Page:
After a fantastic month in Germany we packed our bags and said good bye to the Bavarian city of Munich. We arrived in Chicago early Tuesday evening or around midnight in the time zone we started the day in. Returning back home invites the stress of traveling, but stepping off the plane we’re greeted by small comforts of familiarity. Conversations with strangers aren’t prohibited by a language barrier. You don’t have to fall back on asking for a schnitzel or bratwurst when ordering food because the items on the menu don’t seem strange and intimidating (I’m still unsure what a pork knuckle is exactly).
Traveling to new countries takes away the comforts we may have take for granted. Traveling forces us into the unknown. We’re forced into new opportunities. We make new friends. We immerse ourselves into the culture and lifestyle of others. We learn the common histories and traditions of people who may have once seemed foreign and odd.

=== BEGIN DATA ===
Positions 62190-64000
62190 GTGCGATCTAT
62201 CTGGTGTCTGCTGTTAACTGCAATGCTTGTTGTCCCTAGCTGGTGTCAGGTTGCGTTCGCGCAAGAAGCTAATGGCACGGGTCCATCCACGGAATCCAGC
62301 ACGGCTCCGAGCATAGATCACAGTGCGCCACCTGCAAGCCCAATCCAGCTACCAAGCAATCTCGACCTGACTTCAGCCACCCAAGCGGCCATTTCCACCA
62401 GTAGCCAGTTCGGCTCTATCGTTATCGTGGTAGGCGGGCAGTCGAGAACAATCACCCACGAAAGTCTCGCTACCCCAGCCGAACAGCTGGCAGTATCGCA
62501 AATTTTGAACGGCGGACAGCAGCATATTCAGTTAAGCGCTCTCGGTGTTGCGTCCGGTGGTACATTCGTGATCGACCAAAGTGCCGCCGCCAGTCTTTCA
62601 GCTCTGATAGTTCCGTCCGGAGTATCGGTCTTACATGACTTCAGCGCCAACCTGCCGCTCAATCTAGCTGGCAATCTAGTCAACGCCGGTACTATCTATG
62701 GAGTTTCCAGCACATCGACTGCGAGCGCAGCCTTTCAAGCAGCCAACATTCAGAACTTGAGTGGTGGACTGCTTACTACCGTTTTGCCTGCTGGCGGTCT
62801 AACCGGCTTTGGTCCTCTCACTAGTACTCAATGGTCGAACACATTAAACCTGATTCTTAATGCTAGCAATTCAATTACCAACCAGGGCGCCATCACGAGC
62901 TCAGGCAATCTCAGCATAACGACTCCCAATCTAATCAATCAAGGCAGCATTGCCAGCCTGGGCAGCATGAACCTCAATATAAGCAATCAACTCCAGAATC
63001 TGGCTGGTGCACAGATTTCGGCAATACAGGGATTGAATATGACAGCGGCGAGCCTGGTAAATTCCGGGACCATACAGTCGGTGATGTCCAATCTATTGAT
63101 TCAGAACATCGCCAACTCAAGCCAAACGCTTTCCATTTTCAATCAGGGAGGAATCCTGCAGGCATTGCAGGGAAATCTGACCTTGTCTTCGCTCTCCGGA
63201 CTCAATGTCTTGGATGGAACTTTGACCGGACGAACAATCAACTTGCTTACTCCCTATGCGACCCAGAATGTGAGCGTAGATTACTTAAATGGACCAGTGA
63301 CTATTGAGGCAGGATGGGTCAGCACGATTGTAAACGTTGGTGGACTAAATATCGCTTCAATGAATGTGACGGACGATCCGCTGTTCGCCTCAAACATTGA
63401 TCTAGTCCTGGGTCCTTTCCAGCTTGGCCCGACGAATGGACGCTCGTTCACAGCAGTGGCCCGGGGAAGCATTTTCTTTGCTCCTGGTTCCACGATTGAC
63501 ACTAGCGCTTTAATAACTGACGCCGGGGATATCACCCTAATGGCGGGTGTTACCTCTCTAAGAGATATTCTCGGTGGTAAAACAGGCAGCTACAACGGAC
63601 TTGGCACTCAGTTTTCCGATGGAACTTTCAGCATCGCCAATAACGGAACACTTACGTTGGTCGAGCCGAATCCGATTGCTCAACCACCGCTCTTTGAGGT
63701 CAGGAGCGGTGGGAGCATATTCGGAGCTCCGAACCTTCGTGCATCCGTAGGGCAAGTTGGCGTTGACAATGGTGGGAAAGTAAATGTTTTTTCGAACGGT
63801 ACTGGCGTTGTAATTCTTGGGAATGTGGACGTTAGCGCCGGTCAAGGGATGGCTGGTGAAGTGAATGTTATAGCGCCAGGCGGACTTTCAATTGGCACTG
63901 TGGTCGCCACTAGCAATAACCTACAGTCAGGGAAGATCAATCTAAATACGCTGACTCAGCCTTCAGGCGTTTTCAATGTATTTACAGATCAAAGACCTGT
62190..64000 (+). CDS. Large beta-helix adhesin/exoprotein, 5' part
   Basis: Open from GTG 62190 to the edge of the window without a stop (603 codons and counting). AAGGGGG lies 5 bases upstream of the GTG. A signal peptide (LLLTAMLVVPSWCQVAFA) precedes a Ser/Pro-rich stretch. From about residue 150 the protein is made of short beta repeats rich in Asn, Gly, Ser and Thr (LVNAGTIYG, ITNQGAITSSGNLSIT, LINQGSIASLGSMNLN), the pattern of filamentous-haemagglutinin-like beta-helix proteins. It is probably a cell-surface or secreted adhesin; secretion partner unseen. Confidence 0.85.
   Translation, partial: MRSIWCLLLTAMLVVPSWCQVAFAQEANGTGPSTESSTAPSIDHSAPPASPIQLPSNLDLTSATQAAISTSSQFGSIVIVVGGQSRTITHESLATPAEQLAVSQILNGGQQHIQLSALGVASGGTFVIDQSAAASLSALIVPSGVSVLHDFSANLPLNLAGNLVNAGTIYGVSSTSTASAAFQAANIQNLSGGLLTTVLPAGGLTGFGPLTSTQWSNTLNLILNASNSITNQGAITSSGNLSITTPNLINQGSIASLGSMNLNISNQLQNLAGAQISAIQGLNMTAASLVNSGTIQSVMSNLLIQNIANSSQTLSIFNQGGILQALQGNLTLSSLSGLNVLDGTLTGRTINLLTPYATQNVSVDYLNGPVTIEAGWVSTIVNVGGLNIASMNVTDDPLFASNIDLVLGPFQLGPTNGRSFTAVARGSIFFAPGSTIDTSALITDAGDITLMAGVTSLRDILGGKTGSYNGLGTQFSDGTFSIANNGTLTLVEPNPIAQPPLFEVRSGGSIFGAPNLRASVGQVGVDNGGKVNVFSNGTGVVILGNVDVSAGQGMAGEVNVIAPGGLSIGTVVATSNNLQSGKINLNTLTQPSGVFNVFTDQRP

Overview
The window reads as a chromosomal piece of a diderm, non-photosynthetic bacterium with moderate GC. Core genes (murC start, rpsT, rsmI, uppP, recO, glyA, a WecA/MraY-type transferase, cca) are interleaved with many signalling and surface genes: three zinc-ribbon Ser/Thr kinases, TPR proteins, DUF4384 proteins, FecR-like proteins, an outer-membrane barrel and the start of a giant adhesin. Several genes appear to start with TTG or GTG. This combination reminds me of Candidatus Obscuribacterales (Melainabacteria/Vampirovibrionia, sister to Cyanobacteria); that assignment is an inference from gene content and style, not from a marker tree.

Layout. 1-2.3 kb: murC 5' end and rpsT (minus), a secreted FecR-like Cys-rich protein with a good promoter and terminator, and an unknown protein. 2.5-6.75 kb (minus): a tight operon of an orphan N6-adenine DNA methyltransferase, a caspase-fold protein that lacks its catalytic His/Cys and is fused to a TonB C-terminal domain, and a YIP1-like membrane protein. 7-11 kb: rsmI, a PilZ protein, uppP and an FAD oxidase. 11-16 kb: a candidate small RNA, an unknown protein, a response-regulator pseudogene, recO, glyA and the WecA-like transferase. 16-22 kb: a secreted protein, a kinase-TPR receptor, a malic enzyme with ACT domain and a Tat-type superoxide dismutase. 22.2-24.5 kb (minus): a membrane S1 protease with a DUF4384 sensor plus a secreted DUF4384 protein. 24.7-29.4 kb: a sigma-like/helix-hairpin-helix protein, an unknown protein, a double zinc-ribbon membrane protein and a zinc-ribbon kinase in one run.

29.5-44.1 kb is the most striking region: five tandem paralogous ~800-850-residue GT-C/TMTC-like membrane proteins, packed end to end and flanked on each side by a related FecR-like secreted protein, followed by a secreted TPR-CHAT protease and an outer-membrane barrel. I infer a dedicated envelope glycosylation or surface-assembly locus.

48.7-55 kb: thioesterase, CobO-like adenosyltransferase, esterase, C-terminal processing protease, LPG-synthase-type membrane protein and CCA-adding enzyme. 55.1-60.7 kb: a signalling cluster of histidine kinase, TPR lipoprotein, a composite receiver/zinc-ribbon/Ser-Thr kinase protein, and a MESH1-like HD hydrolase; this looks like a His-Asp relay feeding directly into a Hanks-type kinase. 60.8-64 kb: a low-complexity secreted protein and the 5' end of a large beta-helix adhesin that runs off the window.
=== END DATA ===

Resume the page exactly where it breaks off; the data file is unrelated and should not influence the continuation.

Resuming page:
In my time in Germany I visited the birthplace of Luther’s Reformation, a major landmark in human history. I celebrated with thousands of Munich’s finest as we watched the city’s soccer club play the world’s uniting sport and clobber a rival five to nothing. I visited Dachau, a site that seems to place the burden of the world on your shoulders as you remember the tens of thousands who perished in the face of hate and persecution.
Traveling beyond my home, my state, and country forced me into these often uncomfortable, yet remarkable experiences I had in the past month. Traveling beyond our comfort we are always adapting, always changing, always becoming.